This report is based on a case study related to work package five on the PLAID project, a European Union funded project under Horizon 2020. The project deals with demonstration activities in European agriculture. In the Norwegian context, this primarily involve field days, field walks and experimental fields. Events are commonly organised by the Norwegian Agricultural Extension Service (NLR) in cooperation with host farmers, but often also involve county officials, experts and other agricultural organizations as partners. Demonstrations provide a meeting place for farmers with different knowledge and experience, as well as advisors and experts with research-based knowledge and knowledge of local conditions. By sharing experiences, participants are able to develop a better understanding of both the theory and practice behind the activity and thus improve outcomes. Findings from two Norwegian studies in combination with those from other parts of Europe will help improve the organisation and effectiveness of demonstration activities in Norway. This case report will describe a theme day about berry production, how Norwegian berry farmers are encouraged to increase the production of berries in tunnels, extend the berry season and optimize the use of fertilizer and pesticides.
This report is based on a case study related to work package five on the PLAID project, a European Union funded project under Horizon 2020. The project deals with demonstration activities in European agriculture. In the Norwegian context, this primarily involve field days, field walks and experimental fields. Events are commonly organised by the Norwegian Agricultural Extension Service (NLR) in cooperation with host farmers, but often also involve county officials, experts and other agricultural organizations as partners. Demonstrations provide a meeting place for farmers with different knowledge and experience, as well as advisors and experts with research-based knowledge and knowledge of local conditions. By sharing experiences, participants are able to develop a better understanding of both the theory and practice behind the activity and thus improve outcomes. Findings from two Norwegian studies in combination with those from other parts of Europe will help improve the organisation and effectiveness of demonstration activities in Norway. This case report will describe a demonstration day addressing issues regarding ecological sustainability, how to maintain fertility of the ground and protect the soil from rain and erosion. In addition, the demonstration includes the principles of ecology and climate-related issues.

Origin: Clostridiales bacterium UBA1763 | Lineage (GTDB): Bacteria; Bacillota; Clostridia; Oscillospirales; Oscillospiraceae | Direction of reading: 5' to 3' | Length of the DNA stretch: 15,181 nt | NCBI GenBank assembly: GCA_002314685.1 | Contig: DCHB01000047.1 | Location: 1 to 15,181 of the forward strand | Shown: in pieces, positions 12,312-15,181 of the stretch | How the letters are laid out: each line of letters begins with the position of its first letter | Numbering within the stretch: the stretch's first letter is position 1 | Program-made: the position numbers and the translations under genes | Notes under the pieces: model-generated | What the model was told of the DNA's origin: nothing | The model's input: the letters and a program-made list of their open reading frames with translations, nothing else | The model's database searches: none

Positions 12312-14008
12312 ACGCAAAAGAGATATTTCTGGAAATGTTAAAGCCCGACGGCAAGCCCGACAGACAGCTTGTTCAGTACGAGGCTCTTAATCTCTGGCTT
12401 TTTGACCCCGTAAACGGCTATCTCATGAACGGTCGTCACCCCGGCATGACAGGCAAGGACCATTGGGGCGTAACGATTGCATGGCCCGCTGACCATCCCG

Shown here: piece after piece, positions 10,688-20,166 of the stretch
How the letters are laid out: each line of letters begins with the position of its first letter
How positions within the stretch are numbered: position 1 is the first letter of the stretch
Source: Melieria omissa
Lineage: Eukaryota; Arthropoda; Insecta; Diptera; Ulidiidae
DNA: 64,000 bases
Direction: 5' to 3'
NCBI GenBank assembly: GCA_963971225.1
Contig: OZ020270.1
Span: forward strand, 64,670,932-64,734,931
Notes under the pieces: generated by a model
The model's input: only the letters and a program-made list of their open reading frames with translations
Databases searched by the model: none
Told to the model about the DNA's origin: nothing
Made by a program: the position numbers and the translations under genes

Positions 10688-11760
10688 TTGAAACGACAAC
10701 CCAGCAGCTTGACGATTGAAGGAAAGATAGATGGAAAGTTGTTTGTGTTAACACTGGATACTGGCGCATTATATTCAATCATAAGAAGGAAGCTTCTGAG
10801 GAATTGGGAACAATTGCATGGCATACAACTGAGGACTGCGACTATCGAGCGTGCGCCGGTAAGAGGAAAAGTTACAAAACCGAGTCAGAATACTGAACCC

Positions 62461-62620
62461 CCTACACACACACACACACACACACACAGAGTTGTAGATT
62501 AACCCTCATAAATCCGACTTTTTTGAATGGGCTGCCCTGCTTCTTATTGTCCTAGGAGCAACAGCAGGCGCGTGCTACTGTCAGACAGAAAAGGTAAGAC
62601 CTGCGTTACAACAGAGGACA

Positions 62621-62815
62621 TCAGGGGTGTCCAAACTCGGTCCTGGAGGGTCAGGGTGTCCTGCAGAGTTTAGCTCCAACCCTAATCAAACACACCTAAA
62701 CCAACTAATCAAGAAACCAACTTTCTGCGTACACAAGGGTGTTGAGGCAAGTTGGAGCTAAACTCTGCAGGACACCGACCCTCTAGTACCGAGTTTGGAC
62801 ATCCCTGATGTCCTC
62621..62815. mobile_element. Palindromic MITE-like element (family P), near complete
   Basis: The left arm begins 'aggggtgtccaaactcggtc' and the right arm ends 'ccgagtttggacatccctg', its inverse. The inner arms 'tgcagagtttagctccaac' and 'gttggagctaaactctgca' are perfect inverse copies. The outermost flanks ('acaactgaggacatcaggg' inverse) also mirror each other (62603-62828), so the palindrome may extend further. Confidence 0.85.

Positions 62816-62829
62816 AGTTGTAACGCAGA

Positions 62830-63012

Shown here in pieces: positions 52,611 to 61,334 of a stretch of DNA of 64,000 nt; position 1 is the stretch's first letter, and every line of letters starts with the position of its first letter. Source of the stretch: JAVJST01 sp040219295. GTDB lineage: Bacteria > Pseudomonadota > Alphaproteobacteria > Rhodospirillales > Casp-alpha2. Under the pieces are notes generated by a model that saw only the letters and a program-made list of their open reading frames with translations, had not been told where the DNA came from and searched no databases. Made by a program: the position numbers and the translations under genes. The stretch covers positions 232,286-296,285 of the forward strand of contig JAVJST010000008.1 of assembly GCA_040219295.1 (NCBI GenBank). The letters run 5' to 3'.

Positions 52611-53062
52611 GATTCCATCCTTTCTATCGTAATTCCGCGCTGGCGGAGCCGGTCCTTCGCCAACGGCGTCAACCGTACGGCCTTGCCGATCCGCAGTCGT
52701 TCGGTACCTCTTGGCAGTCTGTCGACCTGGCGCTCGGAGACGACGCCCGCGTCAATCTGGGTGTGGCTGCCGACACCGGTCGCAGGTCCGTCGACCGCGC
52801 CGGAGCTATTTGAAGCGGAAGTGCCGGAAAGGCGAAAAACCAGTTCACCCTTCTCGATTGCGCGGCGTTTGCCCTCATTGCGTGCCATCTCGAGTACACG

This paper, based on data from two recent national surveys of the residents of municipalities in Norway, compares rural and urban elderly people’s degree of satisfaction with locally available services and their reported involvement with others in the community. It focuses in particular on their living conditions and indicators of well-being, including their access to home care and medical services and their degree of participation and trust in local social networks. Two findings stand out. First, contrary to common expectations, rural residents are at least as satisfied with their home care and medical services as their urban counterparts are. This parity reflects Norway's policy of subsidizing social welfare services in sparsely populated areas. Second, in keeping with common expectations, they report more frequent social contacts with their neighbours and greater participation in voluntary work than urban residents do. European Countryside · Vol. 10 · 2018 · No. 2 · p. 232-246
S. Shortall and B. Bock (red). Gender and rural globalisation: International perspectives on gender and rural development. CAB International
Rapporten er basert på resultatene fra et forprosjekt gjennomført i seks distriktskommuner i Midt-Norge 2015/2016. Formålet med forprosjektet var å undersøke hvordan kommuner og frivillig sektor samarbeider innen eldreomsorg, og hva det er som fremmer og styrker samarbeid og hva det er som hemmer samarbeid. Vi har undersøkt hvordan frivillig sektor bidrar innen eldreomsorgen og hvilke utfordringer frivillig sektor har. Rapporten baserer seg på intervju med totalt 23 personer i seks distriktskommuner, 12 representanter for kommunenes eldreomsorg og 11 representanter for frivillig sektor. I tillegg har vi undersøkt holdninger til og deltakelse i frivillig arbeid, basert på data fra «Lokalsamfunnsundersøkelsen», en landsdekkende spørreundersøkelse som Norsk senter for bygdeforskning gjennomfører jevnlig.